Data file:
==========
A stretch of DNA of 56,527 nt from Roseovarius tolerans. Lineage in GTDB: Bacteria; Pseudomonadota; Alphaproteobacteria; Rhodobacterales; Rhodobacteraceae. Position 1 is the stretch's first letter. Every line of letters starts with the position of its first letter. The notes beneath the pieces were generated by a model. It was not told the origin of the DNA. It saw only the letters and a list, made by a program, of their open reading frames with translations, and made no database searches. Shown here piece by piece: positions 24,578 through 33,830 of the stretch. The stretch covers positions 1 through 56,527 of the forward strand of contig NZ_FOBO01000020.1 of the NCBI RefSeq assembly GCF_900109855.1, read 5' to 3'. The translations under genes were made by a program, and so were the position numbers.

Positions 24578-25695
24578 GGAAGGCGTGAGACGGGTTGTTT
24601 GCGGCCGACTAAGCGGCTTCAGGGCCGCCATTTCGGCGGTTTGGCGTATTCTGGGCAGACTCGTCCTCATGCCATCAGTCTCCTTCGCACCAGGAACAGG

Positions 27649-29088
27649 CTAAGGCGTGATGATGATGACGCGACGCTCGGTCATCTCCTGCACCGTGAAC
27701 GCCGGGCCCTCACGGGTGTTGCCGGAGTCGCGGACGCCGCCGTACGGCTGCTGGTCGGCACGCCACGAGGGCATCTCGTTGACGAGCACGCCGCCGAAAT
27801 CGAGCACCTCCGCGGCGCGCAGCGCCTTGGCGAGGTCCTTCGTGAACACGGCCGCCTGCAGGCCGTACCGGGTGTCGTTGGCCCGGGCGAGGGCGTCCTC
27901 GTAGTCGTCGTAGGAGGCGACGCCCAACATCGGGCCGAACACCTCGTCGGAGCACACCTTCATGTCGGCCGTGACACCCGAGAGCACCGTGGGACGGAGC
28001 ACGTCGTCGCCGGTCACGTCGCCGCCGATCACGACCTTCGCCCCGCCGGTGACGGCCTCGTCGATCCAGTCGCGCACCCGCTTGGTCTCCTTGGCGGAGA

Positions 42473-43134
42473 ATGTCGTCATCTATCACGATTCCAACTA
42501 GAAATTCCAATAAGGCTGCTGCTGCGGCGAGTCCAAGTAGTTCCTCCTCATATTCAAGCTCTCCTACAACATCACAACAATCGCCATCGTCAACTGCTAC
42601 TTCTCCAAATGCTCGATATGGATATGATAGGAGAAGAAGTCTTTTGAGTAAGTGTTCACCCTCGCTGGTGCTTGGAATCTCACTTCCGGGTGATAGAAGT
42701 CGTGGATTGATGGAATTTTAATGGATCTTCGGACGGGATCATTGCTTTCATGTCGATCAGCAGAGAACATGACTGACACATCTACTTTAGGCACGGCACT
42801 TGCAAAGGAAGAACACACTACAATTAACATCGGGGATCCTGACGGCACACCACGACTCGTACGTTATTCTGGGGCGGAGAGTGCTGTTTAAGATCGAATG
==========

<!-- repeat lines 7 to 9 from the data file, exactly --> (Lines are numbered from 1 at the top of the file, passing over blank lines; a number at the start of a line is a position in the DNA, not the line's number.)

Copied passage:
27701 GCCGGGCCCTCACGGGTGTTGCCGGAGTCGCGGACGCCGCCGTACGGCTGCTGGTCGGCACGCCACGAGGGCATCTCGTTGACGAGCACGCCGCCGAAAT
27801 CGAGCACCTCCGCGGCGCGCAGCGCCTTGGCGAGGTCCTTCGTGAACACGGCCGCCTGCAGGCCGTACCGGGTGTCGTTGGCCCGGGCGAGGGCGTCCTC
27901 GTAGTCGTCGTAGGAGGCGACGCCCAACATCGGGCCGAACACCTCGTCGGAGCACACCTTCATGTCGGCCGTGACACCCGAGAGCACCGTGGGACGGAGC